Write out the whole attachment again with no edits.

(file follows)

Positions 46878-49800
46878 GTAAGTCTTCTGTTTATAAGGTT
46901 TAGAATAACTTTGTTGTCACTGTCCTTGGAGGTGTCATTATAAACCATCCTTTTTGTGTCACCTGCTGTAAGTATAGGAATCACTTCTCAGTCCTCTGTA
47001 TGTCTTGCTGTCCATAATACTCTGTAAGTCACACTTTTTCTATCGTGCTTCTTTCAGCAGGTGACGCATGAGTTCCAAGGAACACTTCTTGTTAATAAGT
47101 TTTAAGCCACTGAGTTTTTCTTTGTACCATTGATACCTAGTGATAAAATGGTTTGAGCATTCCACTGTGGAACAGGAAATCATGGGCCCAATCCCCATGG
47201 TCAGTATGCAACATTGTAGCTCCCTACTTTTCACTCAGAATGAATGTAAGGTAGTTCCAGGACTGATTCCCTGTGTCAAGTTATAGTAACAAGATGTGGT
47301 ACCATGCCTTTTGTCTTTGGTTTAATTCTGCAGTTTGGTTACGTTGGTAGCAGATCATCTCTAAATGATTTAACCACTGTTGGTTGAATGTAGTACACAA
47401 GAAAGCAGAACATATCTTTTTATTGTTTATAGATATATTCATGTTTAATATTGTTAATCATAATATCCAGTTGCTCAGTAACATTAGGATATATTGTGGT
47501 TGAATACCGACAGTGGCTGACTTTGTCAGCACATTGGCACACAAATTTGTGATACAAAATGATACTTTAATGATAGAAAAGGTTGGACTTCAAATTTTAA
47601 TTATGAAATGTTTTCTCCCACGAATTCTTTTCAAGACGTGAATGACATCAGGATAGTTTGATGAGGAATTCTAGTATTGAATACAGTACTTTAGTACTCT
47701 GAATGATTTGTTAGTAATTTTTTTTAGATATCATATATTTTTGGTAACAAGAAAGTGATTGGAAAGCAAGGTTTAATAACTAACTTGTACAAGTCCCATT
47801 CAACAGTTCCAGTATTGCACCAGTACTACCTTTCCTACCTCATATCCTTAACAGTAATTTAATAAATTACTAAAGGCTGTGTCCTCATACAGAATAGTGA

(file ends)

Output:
Positions 46878-49800
46878 GTAAGTCTTCTGTTTATAAGGTT
46901 TAGAATAACTTTGTTGTCACTGTCCTTGGAGGTGTCATTATAAACCATCCTTTTTGTGTCACCTGCTGTAAGTATAGGAATCACTTCTCAGTCCTCTGTA
47001 TGTCTTGCTGTCCATAATACTCTGTAAGTCACACTTTTTCTATCGTGCTTCTTTCAGCAGGTGACGCATGAGTTCCAAGGAACACTTCTTGTTAATAAGT
47101 TTTAAGCCACTGAGTTTTTCTTTGTACCATTGATACCTAGTGATAAAATGGTTTGAGCATTCCACTGTGGAACAGGAAATCATGGGCCCAATCCCCATGG
47201 TCAGTATGCAACATTGTAGCTCCCTACTTTTCACTCAGAATGAATGTAAGGTAGTTCCAGGACTGATTCCCTGTGTCAAGTTATAGTAACAAGATGTGGT
47301 ACCATGCCTTTTGTCTTTGGTTTAATTCTGCAGTTTGGTTACGTTGGTAGCAGATCATCTCTAAATGATTTAACCACTGTTGGTTGAATGTAGTACACAA
47401 GAAAGCAGAACATATCTTTTTATTGTTTATAGATATATTCATGTTTAATATTGTTAATCATAATATCCAGTTGCTCAGTAACATTAGGATATATTGTGGT
47501 TGAATACCGACAGTGGCTGACTTTGTCAGCACATTGGCACACAAATTTGTGATACAAAATGATACTTTAATGATAGAAAAGGTTGGACTTCAAATTTTAA
47601 TTATGAAATGTTTTCTCCCACGAATTCTTTTCAAGACGTGAATGACATCAGGATAGTTTGATGAGGAATTCTAGTATTGAATACAGTACTTTAGTACTCT
47701 GAATGATTTGTTAGTAATTTTTTTTAGATATCATATATTTTTGGTAACAAGAAAGTGATTGGAAAGCAAGGTTTAATAACTAACTTGTACAAGTCCCATT
47801 CAACAGTTCCAGTATTGCACCAGTACTACCTTTCCTACCTCATATCCTTAACAGTAATTTAATAAATTACTAAAGGCTGTGTCCTCATACAGAATAGTGA